- Directed by Roberto Loyola
- Starring Ewa Aulin, Alex Rebar, Carlo De Mejo, Eugene Pomeroy
- Written by Roberto Loyola
Microscopic Liquid Subway to Oblivion (1970) — Super rare cult arthouse obscurity from 1970. The print is taken from one of the rarest Greek tapes on the Metropolis label. There are only two known copies in existance. This is one of them. (remember, all prints here are transfered from the original tape and NOT 2nd or 3rd generation DVDr) Letterboxed and in English audio. Highly sought after indeed by collectors.
After the overdose (suicide?)of a student at a college, a young svengali-like professor invites a group of students to his house for the weekend. It turns out one of the students is addicted to the same powerful drug (apparently some strange combination of LSD and heroin) as is the professor's young wife (Ewa Aulin). Apparently, the professor is planning to use the weekend to re-hab these two (thus, he's kind of a "just-say-no" version of Timothy Leary). His re-hab plans quickly go awry—not surprisingly since they involve wiring his entire house for sound for some reason, and rutting around with a random co-ed while his wife and the male drug addict go at it as well in the next room. Finally, he just ties the couple to the bed—well, actually the guy somehow ties himself (don't even ask). Then things REALLY get weird. Alex Rebar, who plays the professor, would later go on to star in the cult sci-fi film "The Incredible Melting Man", and would collaborate with David "Krug" Hess on the 80's yuletide slasher flick "To All a Good Night". He's not particularly good here though. Ewa Aulin became associated with swinging psychedelic movies after appearing in the big-budget groovefest "Candy" and several of your more far-out Italian gialli ("Death Laid an Egg", "With Heart in Throat").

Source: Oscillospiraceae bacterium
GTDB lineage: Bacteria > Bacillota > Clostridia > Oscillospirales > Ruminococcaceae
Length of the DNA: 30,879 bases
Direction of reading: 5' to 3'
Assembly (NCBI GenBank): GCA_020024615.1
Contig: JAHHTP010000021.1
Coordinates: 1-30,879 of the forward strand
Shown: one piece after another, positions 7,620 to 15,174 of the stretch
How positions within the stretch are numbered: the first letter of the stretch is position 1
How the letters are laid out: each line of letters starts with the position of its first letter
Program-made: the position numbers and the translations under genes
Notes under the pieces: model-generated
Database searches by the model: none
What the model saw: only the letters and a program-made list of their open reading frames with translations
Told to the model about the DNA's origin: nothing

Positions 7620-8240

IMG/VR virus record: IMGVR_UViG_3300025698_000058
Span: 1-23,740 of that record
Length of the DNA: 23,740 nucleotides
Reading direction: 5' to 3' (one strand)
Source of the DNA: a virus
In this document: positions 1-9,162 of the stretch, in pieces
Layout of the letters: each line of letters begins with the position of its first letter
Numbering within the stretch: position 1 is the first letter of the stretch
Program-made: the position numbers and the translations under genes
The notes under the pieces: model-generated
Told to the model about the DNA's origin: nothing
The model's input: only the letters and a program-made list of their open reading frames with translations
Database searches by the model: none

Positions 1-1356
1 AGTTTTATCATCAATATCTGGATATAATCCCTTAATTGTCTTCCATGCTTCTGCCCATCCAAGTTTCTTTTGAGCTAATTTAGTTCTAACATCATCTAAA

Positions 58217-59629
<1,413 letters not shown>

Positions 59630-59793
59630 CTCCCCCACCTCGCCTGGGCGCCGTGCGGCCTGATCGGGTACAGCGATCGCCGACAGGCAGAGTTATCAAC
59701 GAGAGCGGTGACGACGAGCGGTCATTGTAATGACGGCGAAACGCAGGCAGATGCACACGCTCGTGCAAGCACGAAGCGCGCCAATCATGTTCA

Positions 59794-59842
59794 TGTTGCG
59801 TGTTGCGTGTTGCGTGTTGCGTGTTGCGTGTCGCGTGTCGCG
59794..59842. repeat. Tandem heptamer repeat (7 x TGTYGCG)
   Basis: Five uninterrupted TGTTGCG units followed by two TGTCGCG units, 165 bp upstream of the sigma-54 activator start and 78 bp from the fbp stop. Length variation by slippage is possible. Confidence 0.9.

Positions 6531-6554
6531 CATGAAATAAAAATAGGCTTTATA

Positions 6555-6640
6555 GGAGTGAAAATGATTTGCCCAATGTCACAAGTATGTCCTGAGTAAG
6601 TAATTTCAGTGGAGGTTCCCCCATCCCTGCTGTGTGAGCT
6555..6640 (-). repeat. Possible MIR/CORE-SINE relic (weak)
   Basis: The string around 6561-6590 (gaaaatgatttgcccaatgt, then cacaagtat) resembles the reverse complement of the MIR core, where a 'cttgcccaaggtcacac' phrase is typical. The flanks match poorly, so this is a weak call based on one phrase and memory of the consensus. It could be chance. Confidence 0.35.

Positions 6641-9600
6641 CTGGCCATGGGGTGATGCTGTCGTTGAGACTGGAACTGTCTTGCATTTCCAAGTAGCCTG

Microscopic Liquid Subway to Oblivion DVD is available as a deluxe edition with custom cover and dvd case. Important: This title is manufactured-on-demand from the best-quality video master currently available and has not been remastered or restored.